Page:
It was Sunday and I wanted to observe a church service. I walked to a Chaldean church on Cumhuriyet Caddesi, Mardin, but it was locked. I entered the narrow side streets to the north of Cumhuriyet Caddesi and arrived at the entrance to the Syriac Orthodox Church of the Forty Martyrs. The door into the compound was open and I could hear chanting from the church below (the slope of the mountain on which Mardin’s old town is built is so steep at the point where the church is located that the buildings within the compound have ground floors at three different levels). A man smiled and urged me to come inside. He pointed down a flight of stone steps to the door of the church itself.
The service had begun about half an hour before my arrival. Altogether, the service lasted about two hours. At first, only twenty or so people were present. Most of the people were elderly and female. Females inclined toward the left side of the nave and males to the right, but no one was worried if females or males strayed into the “wrong” half of the church. However, more people arrived as the service continued and, by its conclusion, males were as numerous as females. About thirty children were present, and about a quarter of the congregation comprised of young adults aged twenty to thirty. In all, about a hundred and fifty people were present when the service concluded.
The priest, whose bright and elaborately embroidered vestments suggested that he was a senior Syriac Orthodox cleric, was assisted by about six or seven males aged from about fifteen to thirty, themselves dressed in albeit more modest vestments. About half way through the service, a group of women assembled at the front of the nave just to the left of the main sanctuary and joined in the singing and the chanting initiated by the male clerics. The women wore white embroidered headscarves and loose-fitting white surplices not dissimilar to those favoured by choristers in the Roman Catholic and some Protestant churches. Lay members of the congregation had very little to do because, due to their training, skills, knowledge and understanding, the priests in Syriac Orthodox churches monopolise all aspects of the service. However, lay members of the congregation regularly got up and down from their seats. They rose from their seats at key moments during the service, those associated with the preparation, the presentation and the sharing of the eucharist being supremely important, of course, but they also rose to engage in prayer, singing or chanting. Once the service had concluded, everyone quietly lined up to receive the body of Jesus in the form of bread and to kiss a copy of the Bible resting on a lectern in front of the main sanctuary (many adults also kissed the hand of the priest leading the service), then women in particular went to light candles (anyone who was ill, frail or had a special need such as impaired sight or mobility problems also lit a candle, usually helped by a relative or friend). Men did not cover their heads, and nor did boys or girls aged up to about fifteen. Roughly a third of young women aged about sixteen to thirty wore a headscarf, as did all women aged fifty or more. However, the headscarves were quite small, and a majority were so veil-like that every woman’s hair could easily be seen. Most women wore clothes such as trousers, long skirts and tops with long sleeves so that most of their body was covered, but some women aged about eighteen to thirty wore tight-fitting clothes that would have been totally unacceptable to their pious Muslim neighbours. Young women applied make-up and made sure that their hair looked attractive. It occurred to me that some young women saw Sunday’s church service as an opportunity to look their best, perhaps with one eye on securing a suitable husband. In fairness, some of the young men presented themselves with equal care, no doubt also in the hope of attracting a partner.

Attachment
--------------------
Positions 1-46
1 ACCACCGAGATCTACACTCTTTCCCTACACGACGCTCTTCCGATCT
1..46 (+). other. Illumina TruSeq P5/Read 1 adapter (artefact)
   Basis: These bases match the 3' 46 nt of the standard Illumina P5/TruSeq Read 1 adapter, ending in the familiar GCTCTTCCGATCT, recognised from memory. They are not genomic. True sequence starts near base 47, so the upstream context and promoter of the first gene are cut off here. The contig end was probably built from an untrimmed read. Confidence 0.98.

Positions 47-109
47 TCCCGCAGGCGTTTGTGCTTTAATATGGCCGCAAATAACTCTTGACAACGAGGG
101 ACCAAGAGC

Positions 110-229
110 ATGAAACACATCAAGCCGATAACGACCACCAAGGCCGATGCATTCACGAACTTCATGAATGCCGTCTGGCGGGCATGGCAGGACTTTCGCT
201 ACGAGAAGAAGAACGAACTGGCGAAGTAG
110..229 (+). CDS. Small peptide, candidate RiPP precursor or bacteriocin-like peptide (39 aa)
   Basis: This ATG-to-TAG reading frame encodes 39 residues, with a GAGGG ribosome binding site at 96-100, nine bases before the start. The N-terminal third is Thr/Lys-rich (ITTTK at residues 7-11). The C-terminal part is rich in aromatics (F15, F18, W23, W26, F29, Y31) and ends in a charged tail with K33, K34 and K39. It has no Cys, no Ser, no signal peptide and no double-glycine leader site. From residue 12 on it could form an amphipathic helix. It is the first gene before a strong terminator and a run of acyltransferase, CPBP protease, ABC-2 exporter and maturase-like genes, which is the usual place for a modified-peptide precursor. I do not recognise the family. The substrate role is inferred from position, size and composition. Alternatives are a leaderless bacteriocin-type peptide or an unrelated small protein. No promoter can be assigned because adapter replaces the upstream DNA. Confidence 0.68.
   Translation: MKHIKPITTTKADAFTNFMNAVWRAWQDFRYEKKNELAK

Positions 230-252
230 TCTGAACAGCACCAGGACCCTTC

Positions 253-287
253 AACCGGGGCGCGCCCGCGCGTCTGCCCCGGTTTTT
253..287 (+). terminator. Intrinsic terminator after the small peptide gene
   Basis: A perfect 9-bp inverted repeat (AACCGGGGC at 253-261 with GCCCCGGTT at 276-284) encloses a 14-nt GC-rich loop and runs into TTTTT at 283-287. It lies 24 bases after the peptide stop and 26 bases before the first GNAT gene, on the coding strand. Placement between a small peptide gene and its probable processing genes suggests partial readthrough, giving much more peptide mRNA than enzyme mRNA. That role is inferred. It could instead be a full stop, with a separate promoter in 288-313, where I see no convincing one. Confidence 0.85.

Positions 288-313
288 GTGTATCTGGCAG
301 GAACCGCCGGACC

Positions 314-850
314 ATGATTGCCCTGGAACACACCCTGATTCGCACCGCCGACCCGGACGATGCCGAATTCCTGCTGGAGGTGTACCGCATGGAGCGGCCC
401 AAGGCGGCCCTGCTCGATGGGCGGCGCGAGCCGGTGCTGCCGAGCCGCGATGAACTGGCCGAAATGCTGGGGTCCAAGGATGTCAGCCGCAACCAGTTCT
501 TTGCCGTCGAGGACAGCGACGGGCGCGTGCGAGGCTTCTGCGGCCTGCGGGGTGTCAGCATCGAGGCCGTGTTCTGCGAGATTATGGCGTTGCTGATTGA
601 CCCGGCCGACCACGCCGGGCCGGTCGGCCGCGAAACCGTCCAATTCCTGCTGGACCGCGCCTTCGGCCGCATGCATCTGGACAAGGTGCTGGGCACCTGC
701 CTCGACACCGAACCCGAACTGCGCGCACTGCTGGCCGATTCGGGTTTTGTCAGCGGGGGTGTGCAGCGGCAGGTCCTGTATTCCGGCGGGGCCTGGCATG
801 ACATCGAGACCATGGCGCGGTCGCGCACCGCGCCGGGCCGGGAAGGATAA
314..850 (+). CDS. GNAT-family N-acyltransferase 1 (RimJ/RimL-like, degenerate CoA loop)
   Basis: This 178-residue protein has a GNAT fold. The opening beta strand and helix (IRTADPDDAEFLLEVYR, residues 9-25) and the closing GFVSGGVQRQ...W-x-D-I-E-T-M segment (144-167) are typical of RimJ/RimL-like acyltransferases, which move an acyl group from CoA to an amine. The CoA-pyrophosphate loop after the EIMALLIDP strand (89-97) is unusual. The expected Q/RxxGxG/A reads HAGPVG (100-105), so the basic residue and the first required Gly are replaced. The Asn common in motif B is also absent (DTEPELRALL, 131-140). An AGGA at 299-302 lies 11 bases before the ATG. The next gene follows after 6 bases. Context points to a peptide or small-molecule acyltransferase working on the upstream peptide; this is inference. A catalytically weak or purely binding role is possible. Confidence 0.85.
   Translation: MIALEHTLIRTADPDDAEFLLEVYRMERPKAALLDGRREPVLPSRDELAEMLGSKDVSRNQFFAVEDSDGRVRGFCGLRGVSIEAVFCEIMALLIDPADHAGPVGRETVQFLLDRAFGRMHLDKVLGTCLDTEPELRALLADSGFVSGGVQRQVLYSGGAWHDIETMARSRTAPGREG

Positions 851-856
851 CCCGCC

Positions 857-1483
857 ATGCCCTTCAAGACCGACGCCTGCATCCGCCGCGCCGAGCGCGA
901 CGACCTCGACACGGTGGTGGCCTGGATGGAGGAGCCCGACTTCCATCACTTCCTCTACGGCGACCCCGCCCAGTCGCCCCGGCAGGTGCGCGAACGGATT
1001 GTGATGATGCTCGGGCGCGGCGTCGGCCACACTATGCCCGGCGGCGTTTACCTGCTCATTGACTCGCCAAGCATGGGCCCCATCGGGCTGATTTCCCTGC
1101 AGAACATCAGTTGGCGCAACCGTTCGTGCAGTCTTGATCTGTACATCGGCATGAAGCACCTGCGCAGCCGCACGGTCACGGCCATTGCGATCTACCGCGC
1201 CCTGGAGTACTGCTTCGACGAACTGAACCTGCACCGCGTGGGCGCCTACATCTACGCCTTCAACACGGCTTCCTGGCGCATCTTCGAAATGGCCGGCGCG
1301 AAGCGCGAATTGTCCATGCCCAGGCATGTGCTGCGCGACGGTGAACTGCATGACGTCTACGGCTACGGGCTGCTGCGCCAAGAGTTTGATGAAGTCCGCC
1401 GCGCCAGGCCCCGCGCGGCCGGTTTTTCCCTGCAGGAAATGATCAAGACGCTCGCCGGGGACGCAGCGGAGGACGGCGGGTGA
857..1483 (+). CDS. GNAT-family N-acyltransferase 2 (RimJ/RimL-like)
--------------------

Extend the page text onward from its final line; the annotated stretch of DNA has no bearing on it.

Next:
Toward the end of the service the priest wearing the most elaborate vestments delivered a sermon lasting about fifteen minutes. Adults listened intently, but young children talked quietly among themselves or walked around the nave. Although services in Syriac Orthodox churches appear to be highly structured events that adhere rigidly to well-established practices and procedures, some no doubt dating from the early centuries of the Church itself, there is something delightfully informal about the way that members of the congregation conduct themselves. People come and go during the service, they walk around the nave and quietly greet relations and friends, children engage in exploration of the compound and the buildings within it, and adults chat about their day-to-day successes, trials and tribulations. In this respect I am reminded of worship in Orthodox Jewish synagogues. But to suggest a link between Syriac Orthodox Christianity and at least one manifestation of contemporary Judaism is not as silly as some people might think, because the Syriac Orthodox Church is one of the Christian denominations that has changed least since its inception and therefore has more in common with Judaism, the faith from which is sprung, than the majority of Christian denominations. The fact that the liturgy is conducted in Aramaic, and that the Syriac Orthodox Bible is written in the same language, only reinforce the Syriac Orthodox Church’s Judaic roots (small parts of the Jewish Bible are written in Aramaic, a language closely related to Hebrew).